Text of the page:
Perhaps one of the larger- if not the largest- indicator of the uniquely American religious influence on public policy amongst Western countries is the bizarre, large-scale opposition to the HPV vaccine, Gardasil.
The relatively irrelevant-to-politics controversy over the HPV vaccine has unsurprisingly become a wedge issue leading up to the 2012 election, another battleground in the “culture war” many conservatives seem to believe America is currently fighting. (It would probably do those types well to remember we’re actually fighting actual wars in which Americans die every day.) The issue was front and center during recent Republican debates, and many candidates are toting opposition to the vaccine as a campaign platform, perhaps to divert attention to lack of substance in other areas like economic strategy.
It’s probably also not a surprise that religulous Republican frontrunner Michelle Bachmann is leading the pack of know-nothings, hoisting up HPV vaccine opposition as if the position is something of which to be proud. If you’re not aware of the HPV vaccine’s existence, when administered at an early age, the shot provides later protection against cervical cancer caused by the human papilloma virus- also known as HPV. While the condition is technically a sexually transmitted disease, it can be contracted by any woman exposed- for instance, a marriage to a philandering or otherwise infected man provides no protection from painful and avoidable death from the disease, nor does infection during a rape.
Bachmann and her ilk oppose vaccination ostensibly on the grounds it gives license to a woman to be sexually promiscuous. But instead of presenting her concerns accurately during a recent debate, Bachmann framed her opposition as one based in worries about the vaccine’s safety:
“There’s a woman who came up crying to me tonight after the debate,” Bachmann said after the debate, where she had told Perry on stage that she was “offended” by his decision. “She said her daughter was given that vaccine. She told me her daughter suffered mental retardation as a result of that vaccine.” She repeated the story to several news outlets over the next 24 hours and sent a fundraising letter to supporters about the exchange she had with Perry on the debate stage.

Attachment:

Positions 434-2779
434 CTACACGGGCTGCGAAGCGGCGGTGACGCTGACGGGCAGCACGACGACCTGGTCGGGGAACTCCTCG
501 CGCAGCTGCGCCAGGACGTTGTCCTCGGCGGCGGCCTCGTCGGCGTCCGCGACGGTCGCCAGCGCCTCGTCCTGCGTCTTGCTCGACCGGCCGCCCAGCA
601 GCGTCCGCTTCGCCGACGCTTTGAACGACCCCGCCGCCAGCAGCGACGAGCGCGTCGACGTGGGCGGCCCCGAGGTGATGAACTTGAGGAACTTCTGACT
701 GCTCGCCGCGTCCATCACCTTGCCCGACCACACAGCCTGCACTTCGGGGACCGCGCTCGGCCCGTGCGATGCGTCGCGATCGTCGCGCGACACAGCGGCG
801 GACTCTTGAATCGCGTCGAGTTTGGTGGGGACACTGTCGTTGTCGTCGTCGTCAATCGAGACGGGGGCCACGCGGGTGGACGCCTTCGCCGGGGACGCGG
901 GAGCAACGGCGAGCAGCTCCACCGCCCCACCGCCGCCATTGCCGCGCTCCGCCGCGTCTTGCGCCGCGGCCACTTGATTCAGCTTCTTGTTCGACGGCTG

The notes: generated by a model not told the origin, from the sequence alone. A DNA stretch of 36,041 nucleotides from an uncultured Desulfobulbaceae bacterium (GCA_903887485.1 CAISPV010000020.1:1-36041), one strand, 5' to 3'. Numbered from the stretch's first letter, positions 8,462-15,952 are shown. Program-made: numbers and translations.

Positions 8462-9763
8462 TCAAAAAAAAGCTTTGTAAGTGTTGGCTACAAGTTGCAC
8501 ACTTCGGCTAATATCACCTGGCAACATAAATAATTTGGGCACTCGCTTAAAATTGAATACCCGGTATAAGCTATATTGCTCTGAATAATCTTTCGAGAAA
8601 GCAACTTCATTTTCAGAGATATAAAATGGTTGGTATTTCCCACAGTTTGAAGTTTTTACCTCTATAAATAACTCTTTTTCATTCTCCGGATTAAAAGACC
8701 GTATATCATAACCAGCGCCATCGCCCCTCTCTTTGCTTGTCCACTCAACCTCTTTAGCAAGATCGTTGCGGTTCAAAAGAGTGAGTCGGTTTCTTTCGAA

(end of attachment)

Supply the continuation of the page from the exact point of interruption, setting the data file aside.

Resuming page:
Given the fact the HPV vaccine is relatively new, Bachmann could have caused real harm- and eventual death- by planting such a harmful notion with no indication the anecdote was true. Later, when pressed by Sean Hannity, she admitted that she did not know if the tale was accurate. It’s unlikely Bachmann herself will correct the misinformation, so two professors have stepped up and offered $11,000 if the woman in Bachmann’s story will step up and allow her claim to be verified- if she exists at all.
University of Michigan bioethics professor Steven Miles stepped forward and offered $1K if the woman is real, inspiring another professor to up the ante:
His offer was upped by his former boss from the University of Minnesota, Art Caplan, who is now director of the University of Pennsylvania Center for Bioethics. Caplan said he would match Miles’ challenge and offered $10,000 for proof of the HPV vaccine victim.
“‘These types of messages in this climate have the capacity to do enormous public health harm,’” Miles said of why he made the offer. ‘The woman, assuming she exists, put this claim into the public domain and it’s an extremely serious claim and it deserves to be analyzed.’”
It will be interesting to see not only if Bachmann’s tale holds up- I largely suspect it will not- but more so whether she will man up and retract her claim based on the fact real, living women can eventually die if not protected by the HPV vaccine. In 2007, the most recent year for which statistics are available, 4,021 women in the United States alone died from the treatable disease.